Emerging market countries are currently facing the dual challenge of incorporating transnational regulations into their societies while building their own versions of regulatory capitalism. This raises a multitude questions and challenges. Will the diffusion of international public and private regulations of developed countries, benefit a few and marginalize less developed countries? Or, can these regulations foster transnational public-private experiments to improve local regulatory capacities and social conditions? What kinds of strategies might facilitate or impede both transnational regulatory integration and local institutional upgrading? This book offers a fresh perspective in reconciling the seemingly incompatible goals of transnational integration and development. It offers a new analytical framework and a set of case studies that help forge a comparative analysis of integration and development. It offers both the identification of the mechanisms that can foster lasting transnational integration settlements and broad based domestic institutional and economic upgrading. This multidisciplinary study draws on current research from many leading scholars.
They analyse issues in a variety of regions around the world and in industries and domains ranging from food safety, manufacturing, telecommunications, finance, as well as labour and environmental rights. The chapters reveal concrete lessons for scholars and practitioners alike, around the different roles and strategies that governments, the multilaterals, firms, and NGOs can take, to facilitate the integration of international standards, improve domestic institutions, and expand the benefits to a great variety of local groups.
Laszlo Bruszt is Professor of Sociology at the Department of Social and Political Sciences of the European University Institute, Firenze. His earlier research on the economic and political transformation in the post-communist countries resulted in several scholarly articles and the award-winning book (with David Stark) Post-Socialist Pathways. His current work on the interplay between transnationalization, institutional development and economic change has resulted in articles in such scholarly journals as Review of International Political Economy and Studies in Comparative International Development as well as the edited volume (with Ronald Holzhacker) The Transnationalization of States, Economies and Civil Societies. New Modes of Governance in Europe (Springer, 2009). Gerald A. McDermott is Associate Professor of International Business at the Darla Moore School of Business of the University of South Carolina and is a Senior Research Fellow at IAE Business School in Argentina. He was previously Assistant Professor of Multinational Management at the Wharton School of Business. He specializes in international business and political economy, mainly on issues of institutional change, innovation, risk, and corporate strategy in emerging market countries, particularly East-Central Europe and Latin America. His book, Embedded Politics: Industrial Networks and Institutional Change in Post-Communism (University of Michigan Press, 2002), was a finalist for APSA's 2003 Woodrow Wilson Foundation Award for the Best Book on government, politics, and international affairs.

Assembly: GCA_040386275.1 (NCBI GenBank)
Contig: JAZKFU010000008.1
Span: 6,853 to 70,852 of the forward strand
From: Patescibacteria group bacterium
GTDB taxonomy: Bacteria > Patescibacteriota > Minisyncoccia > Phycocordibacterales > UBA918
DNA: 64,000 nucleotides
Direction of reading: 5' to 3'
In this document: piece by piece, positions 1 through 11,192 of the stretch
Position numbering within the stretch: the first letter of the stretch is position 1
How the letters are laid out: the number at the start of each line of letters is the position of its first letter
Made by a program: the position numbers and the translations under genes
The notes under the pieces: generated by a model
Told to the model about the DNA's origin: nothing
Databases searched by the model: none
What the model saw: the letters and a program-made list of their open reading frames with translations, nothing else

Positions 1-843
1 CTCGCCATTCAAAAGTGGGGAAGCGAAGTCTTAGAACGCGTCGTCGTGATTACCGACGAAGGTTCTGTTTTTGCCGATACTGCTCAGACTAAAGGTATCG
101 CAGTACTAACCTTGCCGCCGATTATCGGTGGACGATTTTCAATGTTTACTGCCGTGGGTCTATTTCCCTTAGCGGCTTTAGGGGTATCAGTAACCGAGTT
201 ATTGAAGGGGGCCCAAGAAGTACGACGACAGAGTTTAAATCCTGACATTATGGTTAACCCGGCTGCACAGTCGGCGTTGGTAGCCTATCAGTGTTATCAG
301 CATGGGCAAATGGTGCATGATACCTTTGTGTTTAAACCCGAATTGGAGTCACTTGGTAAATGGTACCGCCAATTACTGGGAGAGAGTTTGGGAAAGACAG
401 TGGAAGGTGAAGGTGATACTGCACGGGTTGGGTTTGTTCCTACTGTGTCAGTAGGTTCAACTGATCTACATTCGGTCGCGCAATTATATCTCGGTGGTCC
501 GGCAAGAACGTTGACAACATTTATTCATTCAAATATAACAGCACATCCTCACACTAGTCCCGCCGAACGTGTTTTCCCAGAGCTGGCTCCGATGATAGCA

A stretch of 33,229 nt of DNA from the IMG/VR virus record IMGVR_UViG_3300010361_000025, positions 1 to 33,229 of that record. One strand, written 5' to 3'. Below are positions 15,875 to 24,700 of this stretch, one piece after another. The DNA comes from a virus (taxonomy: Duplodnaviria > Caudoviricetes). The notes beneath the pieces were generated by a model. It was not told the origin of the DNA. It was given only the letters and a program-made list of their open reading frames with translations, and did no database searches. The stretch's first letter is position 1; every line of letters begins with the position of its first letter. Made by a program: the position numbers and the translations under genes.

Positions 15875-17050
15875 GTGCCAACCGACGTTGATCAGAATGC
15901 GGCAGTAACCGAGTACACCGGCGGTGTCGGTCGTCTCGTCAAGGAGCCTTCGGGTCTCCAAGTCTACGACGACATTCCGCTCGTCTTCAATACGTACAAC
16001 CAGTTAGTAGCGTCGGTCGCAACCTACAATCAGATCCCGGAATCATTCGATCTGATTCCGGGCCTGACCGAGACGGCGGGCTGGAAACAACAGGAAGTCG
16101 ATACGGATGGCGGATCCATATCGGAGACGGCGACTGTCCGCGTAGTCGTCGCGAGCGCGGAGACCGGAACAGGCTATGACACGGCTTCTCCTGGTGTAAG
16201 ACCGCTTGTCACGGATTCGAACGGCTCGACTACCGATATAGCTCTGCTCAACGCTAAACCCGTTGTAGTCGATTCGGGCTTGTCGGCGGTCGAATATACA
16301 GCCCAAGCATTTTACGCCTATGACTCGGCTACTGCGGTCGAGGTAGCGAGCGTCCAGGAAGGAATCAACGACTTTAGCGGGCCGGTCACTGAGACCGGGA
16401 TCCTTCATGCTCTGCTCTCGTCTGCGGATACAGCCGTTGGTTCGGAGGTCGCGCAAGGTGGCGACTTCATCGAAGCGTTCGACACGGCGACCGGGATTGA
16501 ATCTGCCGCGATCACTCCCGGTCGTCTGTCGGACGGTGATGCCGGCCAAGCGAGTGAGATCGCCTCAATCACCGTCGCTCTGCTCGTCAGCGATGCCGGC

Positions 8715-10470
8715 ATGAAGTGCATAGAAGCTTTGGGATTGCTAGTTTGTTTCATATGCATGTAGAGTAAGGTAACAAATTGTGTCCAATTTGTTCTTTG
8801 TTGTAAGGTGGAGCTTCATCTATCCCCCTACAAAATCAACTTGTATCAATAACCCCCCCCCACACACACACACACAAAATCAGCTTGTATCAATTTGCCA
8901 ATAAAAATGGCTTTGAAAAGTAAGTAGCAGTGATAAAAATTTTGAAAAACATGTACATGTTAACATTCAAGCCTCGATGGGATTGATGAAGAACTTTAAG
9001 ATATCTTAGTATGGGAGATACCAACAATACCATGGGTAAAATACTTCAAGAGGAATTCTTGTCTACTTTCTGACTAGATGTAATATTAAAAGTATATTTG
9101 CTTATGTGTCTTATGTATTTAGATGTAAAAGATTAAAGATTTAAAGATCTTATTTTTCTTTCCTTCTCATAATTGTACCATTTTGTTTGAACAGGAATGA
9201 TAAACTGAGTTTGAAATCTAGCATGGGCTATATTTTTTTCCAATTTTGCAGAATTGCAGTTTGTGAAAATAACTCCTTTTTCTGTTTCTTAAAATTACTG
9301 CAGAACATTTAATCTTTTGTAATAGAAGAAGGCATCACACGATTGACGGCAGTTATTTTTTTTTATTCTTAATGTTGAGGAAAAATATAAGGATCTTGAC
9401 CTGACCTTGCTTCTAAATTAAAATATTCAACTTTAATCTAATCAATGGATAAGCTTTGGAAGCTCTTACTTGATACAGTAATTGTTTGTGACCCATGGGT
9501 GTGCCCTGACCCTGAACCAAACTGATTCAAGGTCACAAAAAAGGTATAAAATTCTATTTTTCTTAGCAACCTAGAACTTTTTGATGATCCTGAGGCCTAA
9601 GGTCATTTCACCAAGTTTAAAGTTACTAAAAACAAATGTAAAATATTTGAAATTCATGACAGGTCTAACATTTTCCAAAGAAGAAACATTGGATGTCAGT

PART I: STATICS AND DYNAMICS IN REGIONAL TIRS WITH RULE TAKERS AND HEGEMONS ; PART II: EMERGING TIRS IN THE GLOBAL SOUTH: BLOCKAGE AND COORDINATION IN THE MERCOSUR ; PART III: FRAGMENTATION AND REGIME COMPLEXITY IN TRRS
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